It is interesting that the Indian religious tradition, with its special attention to psychic practice and transpersonal experiencing, understood this fact quite well. This became apparent in the inclination to ‘via negativa’ – the negative description of the peak feeling: what is experienced isn’t expressed and described in principle – ‘neither this, nor that’ (‘neti, neti’ – the great phrase of Upanishadas).

The same tendency to the negative description can be found at Christian contemplators, especially Eastern ones, but in Indian traditions it is expressed stronger and more definitely. In Indian religions, the method itself of describing the superior states was called ‘the semantic destruction of language’ – when the description using the symbols accepted in the culture is changed by the negative (sometimes by even paradox up to grotesque as in Zen Buddhism) or even by pointing to the conditionality of the negative description.

Of course, there always were people who trying to describe adequately and express their transpersonal experience verbally went beyond the frame of their tradition and sometimes quite consciously. Then, they often became the founders of new traditions. The brightest example of that is Buddha who from the very beginning was a non-orthodox hermit-sramana, and who refused from the Brahman description of his experience. But in this case, his description and conclusions made from it also stayed within the accepted all-Indian cultural tradition.

Transpersonal, or mystical, experience is not a religion, if we understand religion as some system of doctrines, beliefs and cults. The notions ‘transpersonal experience’ and ‘religion’ are not only synonyms, but even not always relative as a part and a whole. In different religious traditions, the attitude to transpersonal experience was not the same: in Oriental religions it crowned their religious practice, whereas in Christianity (especially in Catholicism) church treated ‘mystics’ with suspicion being concerned that a mystic values his experience higher than church dogmas and interprets it in the way which doesn’t fit the church dogmatic doctrine.

In the history of religions, transpersonal experience acted as the generating pulse, and later its interpretations were surrounded by dogmatic items, doctrine speculations, cult practice forms and church institutes which, in fact, changed the original transpersonal experience.

The mystics’ feelings are connected with such consciousness states in which a human perceive time, space, causality, relations between a part and a whole, etc differently in comparison with ‘usually’; he imagines the world being much more complicated, multidimensional and at the same time a single whole than in his ‘normal’ experience. Now a natural question appears: what is consciousness if it is able to change (to such an extent) the world itself perceived by humans? Or is the world we perceive in a usual state just the derivative from a certain consciousness state which differs from the world of ‘changed states’ by general set-up conditions only?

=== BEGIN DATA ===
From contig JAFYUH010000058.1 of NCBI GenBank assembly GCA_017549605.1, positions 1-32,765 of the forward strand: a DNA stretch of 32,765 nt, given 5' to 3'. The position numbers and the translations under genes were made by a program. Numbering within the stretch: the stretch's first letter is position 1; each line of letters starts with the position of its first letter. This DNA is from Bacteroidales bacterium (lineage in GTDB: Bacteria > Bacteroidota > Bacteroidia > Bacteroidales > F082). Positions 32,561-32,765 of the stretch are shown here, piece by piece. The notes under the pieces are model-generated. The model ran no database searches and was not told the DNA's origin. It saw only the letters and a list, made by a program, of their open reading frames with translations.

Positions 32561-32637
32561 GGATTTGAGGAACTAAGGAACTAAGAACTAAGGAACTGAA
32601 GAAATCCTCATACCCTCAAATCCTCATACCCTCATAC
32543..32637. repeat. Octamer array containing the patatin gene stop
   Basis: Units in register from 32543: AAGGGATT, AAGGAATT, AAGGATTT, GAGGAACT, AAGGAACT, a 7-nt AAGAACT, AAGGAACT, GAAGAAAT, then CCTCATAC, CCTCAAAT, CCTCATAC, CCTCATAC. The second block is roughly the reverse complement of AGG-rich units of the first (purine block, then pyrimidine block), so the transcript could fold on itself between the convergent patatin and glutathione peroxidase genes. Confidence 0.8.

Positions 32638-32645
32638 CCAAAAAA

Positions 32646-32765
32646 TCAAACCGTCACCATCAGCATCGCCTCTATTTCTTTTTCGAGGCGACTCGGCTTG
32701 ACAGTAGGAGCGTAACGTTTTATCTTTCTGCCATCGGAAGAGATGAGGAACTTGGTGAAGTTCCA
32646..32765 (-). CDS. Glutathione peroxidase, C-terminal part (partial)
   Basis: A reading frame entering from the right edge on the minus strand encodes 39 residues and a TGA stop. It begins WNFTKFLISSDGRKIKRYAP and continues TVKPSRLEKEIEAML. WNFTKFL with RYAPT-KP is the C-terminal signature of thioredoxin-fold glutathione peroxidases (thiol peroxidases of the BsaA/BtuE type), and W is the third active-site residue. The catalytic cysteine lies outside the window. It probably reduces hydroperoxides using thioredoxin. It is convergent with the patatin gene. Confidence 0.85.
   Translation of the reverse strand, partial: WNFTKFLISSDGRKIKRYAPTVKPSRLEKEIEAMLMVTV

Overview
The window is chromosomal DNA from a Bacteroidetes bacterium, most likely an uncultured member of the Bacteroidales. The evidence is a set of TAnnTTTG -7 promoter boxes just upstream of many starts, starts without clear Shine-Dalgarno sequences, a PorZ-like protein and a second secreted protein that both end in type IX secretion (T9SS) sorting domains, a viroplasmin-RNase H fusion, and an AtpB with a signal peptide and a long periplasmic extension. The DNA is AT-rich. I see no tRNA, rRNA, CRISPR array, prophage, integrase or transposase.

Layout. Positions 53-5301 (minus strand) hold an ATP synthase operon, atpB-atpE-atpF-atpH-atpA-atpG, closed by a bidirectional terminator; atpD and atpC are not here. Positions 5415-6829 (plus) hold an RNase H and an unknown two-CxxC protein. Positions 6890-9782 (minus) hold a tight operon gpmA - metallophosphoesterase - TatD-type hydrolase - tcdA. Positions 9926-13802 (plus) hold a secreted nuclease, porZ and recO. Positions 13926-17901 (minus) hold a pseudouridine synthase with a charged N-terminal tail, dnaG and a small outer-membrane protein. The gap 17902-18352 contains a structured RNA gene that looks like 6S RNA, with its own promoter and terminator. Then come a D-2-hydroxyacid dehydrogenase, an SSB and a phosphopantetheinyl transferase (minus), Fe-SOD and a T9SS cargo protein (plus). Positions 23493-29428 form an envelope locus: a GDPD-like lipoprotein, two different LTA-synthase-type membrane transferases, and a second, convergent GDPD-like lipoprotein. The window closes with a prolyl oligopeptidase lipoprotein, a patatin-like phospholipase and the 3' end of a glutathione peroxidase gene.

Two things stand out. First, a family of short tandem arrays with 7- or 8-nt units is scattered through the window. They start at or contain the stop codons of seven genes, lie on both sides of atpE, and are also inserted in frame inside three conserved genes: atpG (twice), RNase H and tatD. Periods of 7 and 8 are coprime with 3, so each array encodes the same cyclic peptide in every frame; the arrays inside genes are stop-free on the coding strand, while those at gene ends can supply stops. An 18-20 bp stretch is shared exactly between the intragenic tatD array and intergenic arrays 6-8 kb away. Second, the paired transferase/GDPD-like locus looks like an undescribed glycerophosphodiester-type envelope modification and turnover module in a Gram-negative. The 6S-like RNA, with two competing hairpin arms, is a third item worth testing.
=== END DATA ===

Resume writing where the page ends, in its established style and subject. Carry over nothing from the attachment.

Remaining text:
Really, in usual life we also face ‘the changed consciousness states’. For instance, what beauty theoreticians call ‘aesthetical enjoyment’ is nothing but the form of a changed consciousness state. It is well known that music possess the brightest psychedelic (changing psychics) function; we consider the strong aesthetic feeling under the influence of music as good favouring catharsis.

All cultures and civilizations knew and sanctified the ways of achieving such states (from musical influence to fly agaric); so, the changed consciousness states are quite familiar to us, though in our consciousness most of them are not connected with any psychopathology.

But the intensity of feelings is another case. The changed consciousness states of high intensity can attract, frighten and interest psychologists and psychiatrists; some of them are associated with sanctity for religious people, the other with pathology or insanity. There is a known joke reflecting the duality of religious consciousness during secularization: “Why is it so? When we are speaking to God, it’s a prayer, but when God is speaking to us, it’s schizophrenia.” In the modern society, it is quite characteristic when a pious Christian is crying while reading about ecstasy and apparition of ancient and medieval saints, but he immediately visits a psychiatrist when such a thing happens to him.

More precisely, the changed consciousness states being the content of transpersonal experience are the consciousness states which differ from ‘ordinary’ ones and are characterized by the intensity of feelings. Not long ago, the word combination ‘the changed consciousness states’ supposed some abnormality of those feelings relative to everyday experience and ordinary psychic states. However, every psychologist or non-dogmatic psychiatrist understands the conditionality of such terms as a norm in psychiatry.

Besides, the investigations of post-modern philosophers, especially M.Fuko, showed how the society itself forms its images of a norm and pathology in psychiatry. Here is an interesting extract from his investigation: